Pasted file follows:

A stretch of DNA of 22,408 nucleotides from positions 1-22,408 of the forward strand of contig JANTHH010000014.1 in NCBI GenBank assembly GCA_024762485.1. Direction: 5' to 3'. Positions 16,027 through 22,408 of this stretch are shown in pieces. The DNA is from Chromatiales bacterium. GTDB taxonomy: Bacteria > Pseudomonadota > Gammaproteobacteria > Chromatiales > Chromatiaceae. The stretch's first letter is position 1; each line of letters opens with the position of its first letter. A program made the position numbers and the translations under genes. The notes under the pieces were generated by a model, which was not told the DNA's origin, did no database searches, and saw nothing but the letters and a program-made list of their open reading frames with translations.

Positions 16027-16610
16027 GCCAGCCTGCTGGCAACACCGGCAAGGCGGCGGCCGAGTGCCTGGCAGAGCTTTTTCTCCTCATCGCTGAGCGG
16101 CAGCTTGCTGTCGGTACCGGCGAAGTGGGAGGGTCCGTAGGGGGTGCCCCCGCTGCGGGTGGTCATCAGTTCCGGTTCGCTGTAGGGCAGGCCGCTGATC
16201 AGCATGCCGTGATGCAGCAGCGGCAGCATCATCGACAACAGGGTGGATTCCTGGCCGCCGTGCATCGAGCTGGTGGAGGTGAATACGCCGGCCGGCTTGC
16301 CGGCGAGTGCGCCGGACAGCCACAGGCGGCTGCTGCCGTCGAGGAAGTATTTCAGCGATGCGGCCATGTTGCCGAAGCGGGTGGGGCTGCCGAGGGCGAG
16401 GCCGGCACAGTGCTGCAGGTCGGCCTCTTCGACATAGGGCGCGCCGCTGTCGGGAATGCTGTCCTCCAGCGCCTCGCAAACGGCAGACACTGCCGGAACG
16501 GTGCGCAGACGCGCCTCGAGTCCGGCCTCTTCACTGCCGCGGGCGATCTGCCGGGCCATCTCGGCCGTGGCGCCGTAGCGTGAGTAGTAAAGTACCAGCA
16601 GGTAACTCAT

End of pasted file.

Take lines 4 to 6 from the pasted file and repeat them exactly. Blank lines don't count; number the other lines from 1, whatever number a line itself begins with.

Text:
16101 CAGCTTGCTGTCGGTACCGGCGAAGTGGGAGGGTCCGTAGGGGGTGCCCCCGCTGCGGGTGGTCATCAGTTCCGGTTCGCTGTAGGGCAGGCCGCTGATC
16201 AGCATGCCGTGATGCAGCAGCGGCAGCATCATCGACAACAGGGTGGATTCCTGGCCGCCGTGCATCGAGCTGGTGGAGGTGAATACGCCGGCCGGCTTGC
16301 CGGCGAGTGCGCCGGACAGCCACAGGCGGCTGCTGCCGTCGAGGAAGTATTTCAGCGATGCGGCCATGTTGCCGAAGCGGGTGGGGCTGCCGAGGGCGAG